Then there is the matter of scale. Some states are as big as countries, granted, but there are smaller states who would benefit from confederation with like-minded bigger states. Somewhere between E pluribus and unum, there has to be a sweet spot: just big enough to be able to support the wishes of the populace, but just small enough to ensure a high degree of homogeneity in terms of political philosophies.

I'm not saying we would eliminate entirely the concept of a Federal level of government. I think of it as more of a tweak to the system, which after all was created in vastly different times and circumstances. Remember, that the country envisioned by the founding Fathers was the thirteen colonies along the Eastern seaboard, not an empire that spread from sea to shining sea. So yeah, I could still see a role for the Federal government, but one perhaps more strictly limited to the original intent, defense and certain common issues that require cooperation across internal boundaries.

This begins a series of pieces exploring this thought to its logical or illogical conclusion. For now, just ask yourself this question: When you first got what I was driving at, was your reaction "Hell, no" or "Hmm." I'm betting that there are some aspects of this idea that have an appeal, be it education or the environment, or the  business of business.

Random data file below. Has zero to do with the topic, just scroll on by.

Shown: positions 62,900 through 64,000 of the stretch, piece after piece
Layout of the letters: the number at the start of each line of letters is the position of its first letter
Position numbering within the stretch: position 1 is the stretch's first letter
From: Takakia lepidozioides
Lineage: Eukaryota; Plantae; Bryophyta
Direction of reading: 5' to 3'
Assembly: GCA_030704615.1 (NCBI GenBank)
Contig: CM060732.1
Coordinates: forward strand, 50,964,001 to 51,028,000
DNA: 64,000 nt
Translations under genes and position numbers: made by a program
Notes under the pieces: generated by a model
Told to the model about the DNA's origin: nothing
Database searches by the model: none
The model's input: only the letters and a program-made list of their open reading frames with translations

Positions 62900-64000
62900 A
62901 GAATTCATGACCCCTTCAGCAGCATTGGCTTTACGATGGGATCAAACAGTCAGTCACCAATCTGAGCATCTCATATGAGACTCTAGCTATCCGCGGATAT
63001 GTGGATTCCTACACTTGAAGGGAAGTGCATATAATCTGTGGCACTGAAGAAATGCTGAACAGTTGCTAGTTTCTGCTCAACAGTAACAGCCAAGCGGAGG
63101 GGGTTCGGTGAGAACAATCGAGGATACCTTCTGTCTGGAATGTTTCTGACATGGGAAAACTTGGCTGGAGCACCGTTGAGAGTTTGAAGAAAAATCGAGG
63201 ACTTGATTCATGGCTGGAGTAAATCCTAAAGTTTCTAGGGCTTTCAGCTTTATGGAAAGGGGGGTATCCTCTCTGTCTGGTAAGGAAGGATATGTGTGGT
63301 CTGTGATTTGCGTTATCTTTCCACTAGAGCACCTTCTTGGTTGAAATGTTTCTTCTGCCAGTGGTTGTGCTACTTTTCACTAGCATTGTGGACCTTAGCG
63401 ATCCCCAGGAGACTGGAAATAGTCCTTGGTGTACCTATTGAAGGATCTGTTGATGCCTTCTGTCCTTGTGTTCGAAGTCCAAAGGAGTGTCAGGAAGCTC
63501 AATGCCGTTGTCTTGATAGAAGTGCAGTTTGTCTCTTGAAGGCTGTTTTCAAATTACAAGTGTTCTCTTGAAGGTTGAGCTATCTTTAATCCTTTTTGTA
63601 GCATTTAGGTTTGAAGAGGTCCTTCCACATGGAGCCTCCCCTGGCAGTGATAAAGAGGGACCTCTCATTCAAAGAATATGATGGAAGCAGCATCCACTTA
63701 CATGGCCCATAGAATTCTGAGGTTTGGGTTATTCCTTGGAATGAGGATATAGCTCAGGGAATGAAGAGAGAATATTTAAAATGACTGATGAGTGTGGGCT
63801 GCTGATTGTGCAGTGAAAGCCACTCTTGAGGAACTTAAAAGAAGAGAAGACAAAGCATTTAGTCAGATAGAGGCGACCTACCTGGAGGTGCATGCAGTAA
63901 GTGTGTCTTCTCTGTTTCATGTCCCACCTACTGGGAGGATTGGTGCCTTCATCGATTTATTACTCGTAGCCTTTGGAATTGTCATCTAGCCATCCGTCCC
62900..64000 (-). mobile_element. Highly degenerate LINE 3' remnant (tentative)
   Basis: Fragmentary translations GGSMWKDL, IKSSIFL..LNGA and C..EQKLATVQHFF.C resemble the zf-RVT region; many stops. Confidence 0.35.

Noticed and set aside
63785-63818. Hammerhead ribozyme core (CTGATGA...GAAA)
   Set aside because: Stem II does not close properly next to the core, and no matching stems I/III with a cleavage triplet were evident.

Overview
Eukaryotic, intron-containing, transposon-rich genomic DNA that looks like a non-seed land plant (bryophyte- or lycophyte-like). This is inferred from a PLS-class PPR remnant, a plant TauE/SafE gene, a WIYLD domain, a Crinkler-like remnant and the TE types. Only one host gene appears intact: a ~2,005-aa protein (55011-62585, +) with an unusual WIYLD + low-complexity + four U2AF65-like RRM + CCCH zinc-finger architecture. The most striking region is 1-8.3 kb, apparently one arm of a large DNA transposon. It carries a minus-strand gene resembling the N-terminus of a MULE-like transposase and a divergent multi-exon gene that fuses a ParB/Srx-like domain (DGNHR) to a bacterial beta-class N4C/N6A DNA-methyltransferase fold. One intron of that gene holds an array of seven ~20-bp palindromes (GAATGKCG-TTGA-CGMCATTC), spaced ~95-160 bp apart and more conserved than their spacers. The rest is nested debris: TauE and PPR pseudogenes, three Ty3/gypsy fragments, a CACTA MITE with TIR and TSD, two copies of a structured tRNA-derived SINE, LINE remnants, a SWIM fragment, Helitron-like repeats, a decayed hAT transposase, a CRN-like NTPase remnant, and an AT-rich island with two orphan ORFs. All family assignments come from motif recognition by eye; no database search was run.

Or maybe this is just another way of exploring the dysfunctional nation we have become, bacause that is exactly what we are. The good old U.S. of A., the country that got things done, has become gridlock central. If we don't do something about it soon, we will end up on the ash heap of history, just like other failed empires. Think it couldn't happen? Think again.

February 13, 2014

Mass Murder

Elizabeth Kolbert, who writes for The New Yorker, has published an important new book with a very simple message: we humans are killing the planet. Literally. This message is not something we want to hear, but it is one we will have to learn to live with.

THE SIXTH EXTINCTION: An Unnatural History examines the notion of extinction, which turns out to be a surprisingly recent concept. Thomas Jefferson fully expected Lewis and Clark to find mastodons roaming the wild west. The assumption was that God's creations were permanent. It wasn't until 1796 that scientists were persuaded otherwise by the work of the French naturalist Cuvier.

Modern research has documented five previous periods of mass extinction, defined as the loss of a significant part of all life on the planet in a relatively short period of time. Some are due to external events, most famously the 6-mile wide meteor that struck earth about 65 million years ago. Others are attributed to lava flows, glaciers or earlier bouts of global warming.